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.: Home > Canadian Military Journal > 2012 > Volume 12 Number 1 > Captain Tyler Wentzell, an infantry officer, recently completed his MA in War Studies from the Royal Military College of Canada (RMCC). In 2008, he deployed to Afghanistan as a company mentor for the Afghan National Army (ANA). There, he served as a trainer, mentored the ANA on independent operations, and facilitated partnered operations with Canadian, American, Portuguese, and British forces. From 2009 to 2011, he was second in command of the Security Force Capacity Building Centre of Excellence at the Canadian Manoeuvre Training Centre. He is currently studying law at the University of Toronto, and serving with the 48th Highlanders of Canada.

Security Force Capacity Building: Local Ownership versus Human Capital

Captain Tyler Wentzell, an infantry officer, recently completed his MA in War Studies from the Royal Military College of Canada (RMCC). In 2008, he deployed to Afghanistan as a company mentor for the Afghan National Army (ANA). There, he served as a trainer, mentored the ANA on independent operations, and facilitated partnered operations with Canadian, American, Portuguese, and British forces. From 2009 to 2011, he was second in command of the Security Force Capacity Building Centre of Excellence at the Canadian Manoeuvre Training Centre. He is currently studying law at the University of Toronto, and serving with the 48th Highlanders of Canada.
Captain Tyler Wentzell, an infantry officer, recently completed his MA in War Studies from the Royal Military College of Canada (RMCC). In 2008, he deployed to Afghanistan as a company mentor for the Afghan National Army (ANA). There, he served as a trainer, mentored the ANA on independent operations, and facilitated partnered operations with Canadian, American, Portuguese, and British forces. From 2009 to 2011, he was second in command of the Security Force Capacity Building Centre of Excellence at the Canadian Manoeuvre Training Centre. He is currently studying law at the University of Toronto, and serving with the 48th Highlanders of Canada.
Abstract :

Canadian Operational Mentor and Liaison Teams (OMLTs) working with the Afghan National Security Forces (ANSF) have recently brought attention to a key element of counterinsurgency operations: the development of host nation security forces. This process, known as Security Force Capacity Building (SFCB) in Canada, and Security Force Assistance (SFA) in the United States, is the predominantly military contribution to the wider Security Sector Reform (SSR) process. The Canadian Forces’ (CF) counterinsurgency doctrine emphasizes the utility of developing and working with host nation security forces due to their local knowledge, the perception of legitimacy they bring to the campaign, and, ultimately, their key role in providing lasting local solutions, thus allowing our own forces to withdraw.1 Their involvement is not, however, a cure-all. Inept, corrupt, or cruel indigenous security forces can be as much of a hindrance in counterinsurgency as effective forces can help. These forces will require varying degrees of guidance and direction. Afghanistan has proven to be an extreme example of this. Given the nation having endured decades of conflict, the human capital required for a professional police and army had been almost completely eliminated. More than the reform of the security sector, the Afghan campaign has required the nearly-total creation of a security apparatus. In the absence of the required human capital, intervening nations are forced to fill the void. This requirement, however, is at odds with another key element of SSR: the requirement for local ownership. This article proposes that the interplay between human capital and local ownership dictate the organizational model best suited to the development of these security forces, as illustrated at Figure 1.1. Although sublime elements such as local culture and traditions ensure that no two situations will be alike, these two key factors – human capital and local ownership – offer a useful tool in the selection of the models available in the development of the host nation security forces in humanitarian operations, peacekeeping, counterinsurgency, and high intensity operations alike.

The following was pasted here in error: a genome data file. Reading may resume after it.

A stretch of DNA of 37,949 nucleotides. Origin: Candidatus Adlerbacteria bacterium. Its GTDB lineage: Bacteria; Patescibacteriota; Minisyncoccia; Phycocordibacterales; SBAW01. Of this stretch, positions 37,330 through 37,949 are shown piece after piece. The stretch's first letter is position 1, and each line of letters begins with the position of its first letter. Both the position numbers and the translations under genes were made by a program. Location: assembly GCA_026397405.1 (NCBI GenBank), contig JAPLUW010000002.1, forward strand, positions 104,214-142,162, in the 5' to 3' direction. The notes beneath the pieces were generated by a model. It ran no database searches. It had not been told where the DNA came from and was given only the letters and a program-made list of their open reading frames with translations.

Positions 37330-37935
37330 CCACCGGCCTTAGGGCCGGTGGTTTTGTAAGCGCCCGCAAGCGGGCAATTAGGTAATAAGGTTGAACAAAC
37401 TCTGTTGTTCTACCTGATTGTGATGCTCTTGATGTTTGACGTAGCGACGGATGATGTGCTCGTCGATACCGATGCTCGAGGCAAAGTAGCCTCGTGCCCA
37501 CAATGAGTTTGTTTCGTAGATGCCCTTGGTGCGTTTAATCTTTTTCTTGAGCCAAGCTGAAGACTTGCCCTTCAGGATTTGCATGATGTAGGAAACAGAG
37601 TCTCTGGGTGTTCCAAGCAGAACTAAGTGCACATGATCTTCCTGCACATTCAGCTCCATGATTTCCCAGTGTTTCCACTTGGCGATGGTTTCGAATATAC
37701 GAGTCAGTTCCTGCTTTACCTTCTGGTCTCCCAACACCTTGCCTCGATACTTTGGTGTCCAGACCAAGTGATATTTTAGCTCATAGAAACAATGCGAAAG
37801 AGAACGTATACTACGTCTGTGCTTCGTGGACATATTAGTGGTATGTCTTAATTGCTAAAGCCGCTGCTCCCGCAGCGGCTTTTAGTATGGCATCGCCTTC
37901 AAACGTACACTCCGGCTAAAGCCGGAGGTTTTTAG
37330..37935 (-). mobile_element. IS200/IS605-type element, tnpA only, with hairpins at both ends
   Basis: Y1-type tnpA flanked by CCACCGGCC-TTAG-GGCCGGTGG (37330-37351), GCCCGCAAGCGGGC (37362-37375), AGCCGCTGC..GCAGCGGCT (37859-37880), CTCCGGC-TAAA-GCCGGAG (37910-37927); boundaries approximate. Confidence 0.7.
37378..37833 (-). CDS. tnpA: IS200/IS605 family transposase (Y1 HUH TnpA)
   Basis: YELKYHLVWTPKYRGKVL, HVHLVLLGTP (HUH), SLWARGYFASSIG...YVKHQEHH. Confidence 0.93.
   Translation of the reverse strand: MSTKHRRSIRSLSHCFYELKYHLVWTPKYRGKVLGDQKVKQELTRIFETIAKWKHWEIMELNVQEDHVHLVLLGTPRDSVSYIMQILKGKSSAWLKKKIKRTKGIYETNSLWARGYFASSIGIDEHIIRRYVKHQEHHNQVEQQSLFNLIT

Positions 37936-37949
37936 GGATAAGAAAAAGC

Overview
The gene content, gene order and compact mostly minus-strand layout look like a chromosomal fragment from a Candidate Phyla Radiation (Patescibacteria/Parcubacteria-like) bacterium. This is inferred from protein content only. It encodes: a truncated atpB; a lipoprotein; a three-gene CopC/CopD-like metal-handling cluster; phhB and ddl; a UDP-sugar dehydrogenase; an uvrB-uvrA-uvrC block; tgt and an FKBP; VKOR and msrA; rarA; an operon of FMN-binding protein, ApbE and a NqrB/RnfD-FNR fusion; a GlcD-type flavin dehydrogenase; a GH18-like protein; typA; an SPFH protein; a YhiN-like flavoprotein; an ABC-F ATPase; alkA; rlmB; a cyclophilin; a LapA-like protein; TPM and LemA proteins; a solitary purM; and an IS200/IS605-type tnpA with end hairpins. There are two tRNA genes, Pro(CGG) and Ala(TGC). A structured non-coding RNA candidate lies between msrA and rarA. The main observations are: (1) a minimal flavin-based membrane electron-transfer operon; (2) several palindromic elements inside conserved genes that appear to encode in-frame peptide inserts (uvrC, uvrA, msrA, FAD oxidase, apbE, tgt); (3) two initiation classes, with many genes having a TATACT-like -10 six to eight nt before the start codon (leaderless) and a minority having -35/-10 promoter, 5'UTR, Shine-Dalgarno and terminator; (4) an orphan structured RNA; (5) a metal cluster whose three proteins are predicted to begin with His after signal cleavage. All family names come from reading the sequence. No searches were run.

Keywords :
Security Force Capacity Building: Local Ownership versus Human Capital

Date Deposited : 08 Apr 2015 10:02

Last Modified : 08 Apr 2015 10:30

Official URL: http://www.journal.forces.gc.ca/arc/index-eng.asp

Volume 12, Number 1, - 2012

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